The psychology of zombies

My friends and family are endlessly amused by the fact that I’m a fan of zombie fiction, both on the movie (or television) screen and in print. Although I admit to enjoying the adrenaline rush that comes from being scared-but-ultimately-safe (just as, for example, roller coaster aficionados seek out ever-more intense thrill rides), my training as a psychologist and cognitive scientist also come into play. Zombies represent a kind of twilight state between life and death that gives us insights into our deepest fears and the coping mechanisms we develop to manage those fears.

(In my defense, even the Centers for Disease Control see zombies as a useful way to encourage emergency preparedness.)

Happily, I’m not the only university researcher with a professional interest in zombies. Harvard professor Steven C. Schlozman is a child and adolescent psychiatrist by training but he also has an interest in zombies. Not only has Dr. Schlozman published a well-received work of fiction about zombies, he has also developed what he terms a “theoretical neurobiology and psychology” of zombies.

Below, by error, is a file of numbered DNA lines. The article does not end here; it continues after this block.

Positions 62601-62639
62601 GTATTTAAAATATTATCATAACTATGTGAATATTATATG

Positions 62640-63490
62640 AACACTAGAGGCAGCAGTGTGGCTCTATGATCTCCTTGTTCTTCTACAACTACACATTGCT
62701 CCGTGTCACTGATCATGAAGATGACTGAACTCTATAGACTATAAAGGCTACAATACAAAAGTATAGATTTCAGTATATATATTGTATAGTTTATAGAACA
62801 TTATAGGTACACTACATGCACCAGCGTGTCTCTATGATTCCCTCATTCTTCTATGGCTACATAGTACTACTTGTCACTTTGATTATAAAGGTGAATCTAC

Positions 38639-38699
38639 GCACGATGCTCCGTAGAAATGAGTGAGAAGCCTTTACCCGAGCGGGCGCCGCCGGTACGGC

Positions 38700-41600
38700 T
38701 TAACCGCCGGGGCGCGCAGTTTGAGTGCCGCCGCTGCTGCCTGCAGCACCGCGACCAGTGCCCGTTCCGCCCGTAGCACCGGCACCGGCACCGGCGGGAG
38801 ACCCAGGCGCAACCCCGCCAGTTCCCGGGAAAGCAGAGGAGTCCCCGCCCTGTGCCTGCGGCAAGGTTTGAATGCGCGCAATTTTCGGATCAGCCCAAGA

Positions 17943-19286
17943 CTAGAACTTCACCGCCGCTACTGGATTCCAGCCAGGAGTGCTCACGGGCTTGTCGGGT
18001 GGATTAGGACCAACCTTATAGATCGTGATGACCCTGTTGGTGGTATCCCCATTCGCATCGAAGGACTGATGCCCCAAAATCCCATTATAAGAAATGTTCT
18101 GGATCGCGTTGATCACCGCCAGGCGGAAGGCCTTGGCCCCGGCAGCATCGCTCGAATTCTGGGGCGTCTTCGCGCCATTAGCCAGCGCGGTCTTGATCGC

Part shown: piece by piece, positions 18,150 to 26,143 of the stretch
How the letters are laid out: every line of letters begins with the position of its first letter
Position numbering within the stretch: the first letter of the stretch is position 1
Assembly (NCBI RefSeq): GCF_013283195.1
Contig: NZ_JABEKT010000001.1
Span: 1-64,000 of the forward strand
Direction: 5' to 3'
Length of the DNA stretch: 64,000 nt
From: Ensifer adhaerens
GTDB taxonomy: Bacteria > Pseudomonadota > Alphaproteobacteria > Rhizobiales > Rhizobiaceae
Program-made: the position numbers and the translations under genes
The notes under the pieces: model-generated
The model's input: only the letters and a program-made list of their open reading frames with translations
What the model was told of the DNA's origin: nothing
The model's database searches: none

See here for a short article describing Schlozman’s zombie neurobiology, and see here for a video (with downloadable podcast) of Schlozman discussing zombies at the Coolidge Corner Theatre in Brookline, MA, as part of a lecture series co-sponsored by the Boston Museum of Science and the Alfred P. Sloan Foundation.

For those who are less neuro-scientifically inclined, Schlozman discusses zombies as a manifestation of apocalyptic thinking in this article from Psychology Today.

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